Doctors at Vani Vilas hospital in Bengaluru use new clamping method to prevent profuse bleeding during delivery

Called the Paily Aorta Clamp, this method is currently being used by multiple centres in Kerala

Updated - April 06, 2024 12:13 pm IST

Published - April 06, 2024 12:11 pm IST - Bengaluru

Vani Vilas Hospital in Victoria hospital premises in Bengaluru .

Vani Vilas Hospital in Victoria hospital premises in Bengaluru . | Photo Credit: File photo

A 25-year-old woman with a high-risk pregnancy got a new lease of life thanks to a temporary aortic cross clamping method used by doctors at the State-run Vani Vilas hospital in Bengaluru to stop profuse bleeding. 

Diagnosed with placenta previa, a serious obstetric complication and a significant cause of maternal mortality, the woman was referred to Vani Vilas from a smaller hospital. Apart from severe bleeding, she was sweating profusely. Her pulse rate was high, suggestive of tachycardia (a condition that makes the heart beat more than 100 times per minute), and her blood pressure was low.

Doctors rushed her to the high-risk pregnancy operation theatre. They were able to conduct a cesarean delivery by doing a temporary aortic cross clamping to stop the bleeding. This cross clamping, which is usually done in cardiac surgeries, is being used for the first time in a government facility in Karnataka, doctors claimed.

Patient suffered from a serious complication

M. Sathesha, Associate Professor of Anaesthesia at Vani Vilas, who was part of the team that handled this patient, said placenta previa is a serious complication wherein the placenta attaches low in the uterus. “This aorta clamp was developed by V.P. Paily, a senior obstetric consultant and a master trainer for the Kerala Federation of Obstetrics and Gynaecology. It has been found to be quite useful in containing blood loss,” the doctor explained.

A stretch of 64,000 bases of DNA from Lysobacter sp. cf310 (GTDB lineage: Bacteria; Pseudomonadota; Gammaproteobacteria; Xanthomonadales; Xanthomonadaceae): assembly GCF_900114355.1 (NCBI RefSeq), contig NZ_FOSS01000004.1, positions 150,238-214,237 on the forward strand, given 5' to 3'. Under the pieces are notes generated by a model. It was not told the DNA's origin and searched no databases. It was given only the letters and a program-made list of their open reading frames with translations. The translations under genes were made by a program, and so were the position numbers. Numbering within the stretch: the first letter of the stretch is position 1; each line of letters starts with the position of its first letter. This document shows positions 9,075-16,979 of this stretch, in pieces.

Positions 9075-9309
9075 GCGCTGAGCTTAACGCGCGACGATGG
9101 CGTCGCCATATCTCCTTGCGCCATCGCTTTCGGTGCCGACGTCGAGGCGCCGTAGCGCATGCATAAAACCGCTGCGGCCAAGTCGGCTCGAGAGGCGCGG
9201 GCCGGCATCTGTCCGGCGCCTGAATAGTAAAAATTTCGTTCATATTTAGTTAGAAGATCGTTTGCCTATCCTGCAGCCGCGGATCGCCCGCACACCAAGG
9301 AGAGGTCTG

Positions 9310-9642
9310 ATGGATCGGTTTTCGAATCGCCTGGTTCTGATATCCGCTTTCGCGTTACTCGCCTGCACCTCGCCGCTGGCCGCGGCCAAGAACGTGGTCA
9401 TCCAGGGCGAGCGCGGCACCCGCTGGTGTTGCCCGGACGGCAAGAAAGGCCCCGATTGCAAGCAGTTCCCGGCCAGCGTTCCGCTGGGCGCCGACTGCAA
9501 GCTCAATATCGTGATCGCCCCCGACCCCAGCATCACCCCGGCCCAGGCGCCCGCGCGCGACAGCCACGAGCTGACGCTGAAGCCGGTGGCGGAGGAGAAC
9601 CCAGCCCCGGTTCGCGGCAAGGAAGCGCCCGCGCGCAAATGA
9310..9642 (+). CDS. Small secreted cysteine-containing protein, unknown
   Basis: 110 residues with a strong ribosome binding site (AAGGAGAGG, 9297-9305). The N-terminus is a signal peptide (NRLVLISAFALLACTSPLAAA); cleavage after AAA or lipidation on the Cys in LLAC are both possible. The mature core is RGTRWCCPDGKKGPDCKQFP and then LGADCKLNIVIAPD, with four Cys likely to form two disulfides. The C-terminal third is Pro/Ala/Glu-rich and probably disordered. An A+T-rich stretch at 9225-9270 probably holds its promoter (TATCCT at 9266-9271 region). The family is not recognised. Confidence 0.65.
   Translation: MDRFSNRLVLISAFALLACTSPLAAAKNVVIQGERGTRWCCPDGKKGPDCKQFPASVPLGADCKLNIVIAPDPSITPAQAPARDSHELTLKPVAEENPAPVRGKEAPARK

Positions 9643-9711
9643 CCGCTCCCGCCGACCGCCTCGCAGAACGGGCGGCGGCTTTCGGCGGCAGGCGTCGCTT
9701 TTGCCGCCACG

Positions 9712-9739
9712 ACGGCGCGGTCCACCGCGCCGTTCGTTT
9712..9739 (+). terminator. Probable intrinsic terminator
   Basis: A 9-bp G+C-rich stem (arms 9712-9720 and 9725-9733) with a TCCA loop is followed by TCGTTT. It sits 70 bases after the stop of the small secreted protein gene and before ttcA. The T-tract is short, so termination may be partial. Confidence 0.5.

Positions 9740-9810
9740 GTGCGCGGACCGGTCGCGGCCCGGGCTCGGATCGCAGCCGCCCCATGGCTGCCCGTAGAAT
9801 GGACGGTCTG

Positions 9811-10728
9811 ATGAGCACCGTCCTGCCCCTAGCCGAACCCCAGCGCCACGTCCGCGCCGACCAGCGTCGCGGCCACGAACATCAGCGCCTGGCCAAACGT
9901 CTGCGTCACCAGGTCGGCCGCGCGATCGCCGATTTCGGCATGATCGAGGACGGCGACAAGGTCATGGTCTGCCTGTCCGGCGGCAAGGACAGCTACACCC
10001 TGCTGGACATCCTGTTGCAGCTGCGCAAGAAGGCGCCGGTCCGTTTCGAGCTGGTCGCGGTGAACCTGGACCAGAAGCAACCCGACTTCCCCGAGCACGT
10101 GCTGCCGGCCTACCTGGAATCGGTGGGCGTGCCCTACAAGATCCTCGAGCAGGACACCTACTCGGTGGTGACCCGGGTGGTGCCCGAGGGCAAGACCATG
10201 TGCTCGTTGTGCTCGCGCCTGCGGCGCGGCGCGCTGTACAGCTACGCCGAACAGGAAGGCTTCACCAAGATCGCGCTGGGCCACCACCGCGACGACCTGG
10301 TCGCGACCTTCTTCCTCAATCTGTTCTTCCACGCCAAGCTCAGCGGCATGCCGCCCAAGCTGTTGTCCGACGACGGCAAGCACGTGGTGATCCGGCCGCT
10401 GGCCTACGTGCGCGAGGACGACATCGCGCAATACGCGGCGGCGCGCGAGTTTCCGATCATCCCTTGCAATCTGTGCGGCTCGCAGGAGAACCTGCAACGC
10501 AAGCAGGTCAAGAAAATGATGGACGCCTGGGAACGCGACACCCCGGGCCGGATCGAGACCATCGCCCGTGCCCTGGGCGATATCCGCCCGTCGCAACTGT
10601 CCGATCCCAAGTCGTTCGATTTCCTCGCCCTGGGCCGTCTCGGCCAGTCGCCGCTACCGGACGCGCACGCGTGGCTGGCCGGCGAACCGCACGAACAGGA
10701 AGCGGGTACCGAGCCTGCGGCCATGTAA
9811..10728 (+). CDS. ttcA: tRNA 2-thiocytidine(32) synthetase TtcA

“Called the Paily Aorta Clamp, this method is currently being used by multiple centres in Kerala. This was the first time it was used in a government hospital in Karnataka. We started using it a month ago and have so far been able to prevent complications in four women, including one emergency case,” the doctor said.

Maternal mortality

Savitha C., Vani Vilas Medical Superintendent, said placenta previa is emerging as a major concern and is a significant cause of maternal mortality and morbidity. “The placenta is an organ that develops inside the uterus during pregnancy. It provides oxygen and nutrition to the baby, and removes waste. The placenta connects to the baby through the umbilical cord. Typically, the placenta is attached to the top or side of the inner wall of the uterus. With placenta previa, the placenta attaches lower in the uterus,” she explained.

“A previous C-section scar is the most typical risk factor for this condition, as the placenta deeply adheres to the scar tissue and into the uterine wall, sometimes extending to nearby organs, such as the bladder,” she said.

“In such cases, the placenta will not eject itself naturally after delivery. Any attempt to remove it results in torrential hemorrhage, especially if encountered unexpectedly during delivery. Even when saved, the woman suffers catastrophic morbidity,” she explained.

Ashok Kumar Devoor, Associate Professor of OBG at Vani Vilas, claimed this clamping method was not being used in any hospital in Karnataka. “During a recent State-level meeting on emergency obstetric care, a doctor from Kerala told me about how this method is being used in many hospitals there to prevent severe blood loss on the table. We have ended up doing cesarean hysterectomies many times to save lives. With this method, we were able to save the uterus in all the four women with less than 200 ml of blood loss,” he said.

“Now after we posted our experience, many medical college hospitals are keen to use this method. With proper training, doctors can use it even in low resource settings,” the doctor added.

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